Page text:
Bledisloe Cup: All Blacks deny Wallabies golden chance to win back title
Having been mocked in verbal sparring before Test, New Zealand dig deep into wealth of experience to win 36-0
Steve Hansen is likely to concede having a happy headache at the end of Saturday night's Bledisloe Cup match, which his New Zealand side won in Auckland in a canter.
The All Blacks sent out an emphatic message that they are not to be underestimated at the upcoming Rugby World Cup as they bounced back from last week's hiding to thrash Australia's Wallabies 36-0 at Eden Park.
Coach Hansen's reigning world champions were coming off a record 47-26 loss to their trans-Tasman rivals last week in Perth, and before that, they had been less than convincing in Rugby Championship clashes. They edged past Argentina for a 20-16 victory before they drew 16-16 with the Springboks.
Former players, pundits and media across the Tasman Sea suggested the side were ageing and in turmoil five weeks out from the World Cup. "Old Blacks" and "over the hill" were some of the phrases used to describe their state.
But so thoroughly superior were they on the night, that it was the first time since 2012 and the eighth time overall that Australia failed to score in a Test against New Zealand.
The overwhelming victory, just seven days after suffering a record loss to the Australians, saw the All Blacks retain the cup for a 17th straight year. It also meant the Wallabies, who arrived confident they could end years of misery at the All Blacks' Eden Park fortress, go home still winless in Auckland in 19 Tests stretching back to 1986.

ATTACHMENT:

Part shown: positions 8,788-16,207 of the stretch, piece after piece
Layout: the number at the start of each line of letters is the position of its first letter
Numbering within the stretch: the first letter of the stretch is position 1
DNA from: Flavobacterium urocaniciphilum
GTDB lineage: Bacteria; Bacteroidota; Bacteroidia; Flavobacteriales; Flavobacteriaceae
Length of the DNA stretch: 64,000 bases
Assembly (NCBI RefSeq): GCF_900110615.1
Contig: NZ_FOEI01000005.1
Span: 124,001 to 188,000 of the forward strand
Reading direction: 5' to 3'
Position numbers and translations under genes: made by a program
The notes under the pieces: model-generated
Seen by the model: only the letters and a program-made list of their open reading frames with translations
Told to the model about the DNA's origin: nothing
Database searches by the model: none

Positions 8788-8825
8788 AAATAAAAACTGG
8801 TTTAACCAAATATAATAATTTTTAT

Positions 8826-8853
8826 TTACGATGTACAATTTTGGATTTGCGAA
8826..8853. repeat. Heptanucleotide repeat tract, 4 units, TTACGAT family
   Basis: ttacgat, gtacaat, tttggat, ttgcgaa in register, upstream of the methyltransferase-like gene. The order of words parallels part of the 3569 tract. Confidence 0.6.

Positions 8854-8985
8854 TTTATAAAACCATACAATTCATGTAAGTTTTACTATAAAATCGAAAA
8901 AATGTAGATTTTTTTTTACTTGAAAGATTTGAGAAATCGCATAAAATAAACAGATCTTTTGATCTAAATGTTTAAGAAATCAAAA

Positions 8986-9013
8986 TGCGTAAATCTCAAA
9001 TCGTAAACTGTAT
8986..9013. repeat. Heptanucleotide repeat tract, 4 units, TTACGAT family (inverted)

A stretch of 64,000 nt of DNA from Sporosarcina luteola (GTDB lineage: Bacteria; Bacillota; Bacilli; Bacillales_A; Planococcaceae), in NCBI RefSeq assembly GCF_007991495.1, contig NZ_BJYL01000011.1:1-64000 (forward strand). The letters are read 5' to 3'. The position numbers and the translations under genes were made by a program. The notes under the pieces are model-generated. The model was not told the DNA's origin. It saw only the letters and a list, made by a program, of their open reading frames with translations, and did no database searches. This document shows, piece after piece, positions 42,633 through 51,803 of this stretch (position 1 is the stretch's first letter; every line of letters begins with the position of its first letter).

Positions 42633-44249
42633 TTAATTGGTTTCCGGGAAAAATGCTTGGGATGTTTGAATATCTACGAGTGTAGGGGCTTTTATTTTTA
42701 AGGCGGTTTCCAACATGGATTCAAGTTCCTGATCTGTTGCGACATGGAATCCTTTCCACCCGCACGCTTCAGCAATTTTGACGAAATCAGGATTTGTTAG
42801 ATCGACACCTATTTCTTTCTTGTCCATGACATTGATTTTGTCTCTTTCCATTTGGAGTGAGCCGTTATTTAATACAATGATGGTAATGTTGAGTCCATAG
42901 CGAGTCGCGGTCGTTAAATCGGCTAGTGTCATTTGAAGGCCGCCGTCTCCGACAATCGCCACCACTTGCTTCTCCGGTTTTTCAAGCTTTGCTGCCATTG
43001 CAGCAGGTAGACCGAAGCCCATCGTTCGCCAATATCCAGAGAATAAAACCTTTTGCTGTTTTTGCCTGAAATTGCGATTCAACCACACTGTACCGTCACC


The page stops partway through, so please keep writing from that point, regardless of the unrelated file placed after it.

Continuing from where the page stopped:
Hansen had to shake up his side for the clash, dropping three under-performing senior players, which included wingers Ben Smith and Rieko Ioane. The 60-year-old's gamble to throw George Bridge into his first start in his fourth Test and Sevu Reece into his second match paid off.
The pair were hungry for work, produced at least one-try saving tackle each and scored a try each and Hansen felt that his risk had been rewarded.
"You don't put people in your team if you don't expect them to be able to play at that level," Hansen said.
"We said during the week that we've seen enough of them to be able to cope with being an All Black, and what a wonderful opportunity to see if they can cope with the pressure of such a big occasion.
"They both played very well."
Reece and Bridge were not the only players to put their hands up for World Cup selection, with lock Patrick Tuipulotu producing his best performance in the All Blacks jersey.
Tighthead prop Nepo Laulala also put pressure on Test centurion Owen Franks, who was dropped along with Ioane and Smith, with a strong scrummaging performance and several bursts with the ball in open play.
Veteran midfield back Sonny Bill Williams also proved his fitness after an injury-plagued two seasons, and he managed to lessen the impact of the damaging Samu Kerevi on defence.
Flyhalf Richie Mo'unga also took greater control of the game than he had in the two previous matches when he was paired with Beauden Barrett in the dual playmaker tactics, although he suffered a shoulder injury midway through the second half.
Hansen's depth at flyhalf is at its limit with the uncapped Josh Ioane the third-choice No 10, although he said initial thoughts were that Mo'unga should be fine for the World Cup.
"He's not that bad, doc says he'll be fine," Hansen said. "We'll know more in the morning, but doc's pretty comfortable with where he's at."
Meanwhile, Wallabies coach Michael Cheika insisted Saturday's thrashing had not derailed their World Cup preparations as he drew up a list of errors to be addressed.
"As terribly disappointed as I am, you have to suck it up and get ready for the next one," he said. "I'm not worried. You get punched in the face sometimes, you get hit hard and it's about how you get back up.
"We have to take it, take it on the chin."
Updated: August 17, 2019 05:15 PM